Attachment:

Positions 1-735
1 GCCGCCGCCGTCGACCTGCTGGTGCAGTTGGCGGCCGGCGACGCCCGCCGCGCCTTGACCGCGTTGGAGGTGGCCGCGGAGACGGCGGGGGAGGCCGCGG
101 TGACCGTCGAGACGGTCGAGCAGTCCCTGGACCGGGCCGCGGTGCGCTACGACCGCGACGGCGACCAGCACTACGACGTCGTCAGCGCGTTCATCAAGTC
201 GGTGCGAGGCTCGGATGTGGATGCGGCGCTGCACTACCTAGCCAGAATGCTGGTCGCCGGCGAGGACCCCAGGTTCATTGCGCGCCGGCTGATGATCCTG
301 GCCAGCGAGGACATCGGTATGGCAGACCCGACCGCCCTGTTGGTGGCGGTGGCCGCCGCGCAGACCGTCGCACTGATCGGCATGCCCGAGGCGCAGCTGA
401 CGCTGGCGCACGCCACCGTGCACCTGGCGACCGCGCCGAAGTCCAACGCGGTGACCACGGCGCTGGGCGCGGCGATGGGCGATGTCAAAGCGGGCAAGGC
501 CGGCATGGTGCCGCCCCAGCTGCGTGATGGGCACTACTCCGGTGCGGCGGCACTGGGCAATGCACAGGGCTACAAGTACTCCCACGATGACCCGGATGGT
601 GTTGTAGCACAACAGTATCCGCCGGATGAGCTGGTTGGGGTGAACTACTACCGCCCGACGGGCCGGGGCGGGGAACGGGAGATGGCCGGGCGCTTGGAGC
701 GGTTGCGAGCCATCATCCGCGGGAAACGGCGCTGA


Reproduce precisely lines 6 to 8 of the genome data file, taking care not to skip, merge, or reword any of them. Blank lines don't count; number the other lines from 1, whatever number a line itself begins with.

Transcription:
401 CGCTGGCGCACGCCACCGTGCACCTGGCGACCGCGCCGAAGTCCAACGCGGTGACCACGGCGCTGGGCGCGGCGATGGGCGATGTCAAAGCGGGCAAGGC
501 CGGCATGGTGCCGCCCCAGCTGCGTGATGGGCACTACTCCGGTGCGGCGGCACTGGGCAATGCACAGGGCTACAAGTACTCCCACGATGACCCGGATGGT
601 GTTGTAGCACAACAGTATCCGCCGGATGAGCTGGTTGGGGTGAACTACTACCGCCCGACGGGCCGGGGCGGGGAACGGGAGATGGCCGGGCGCTTGGAGC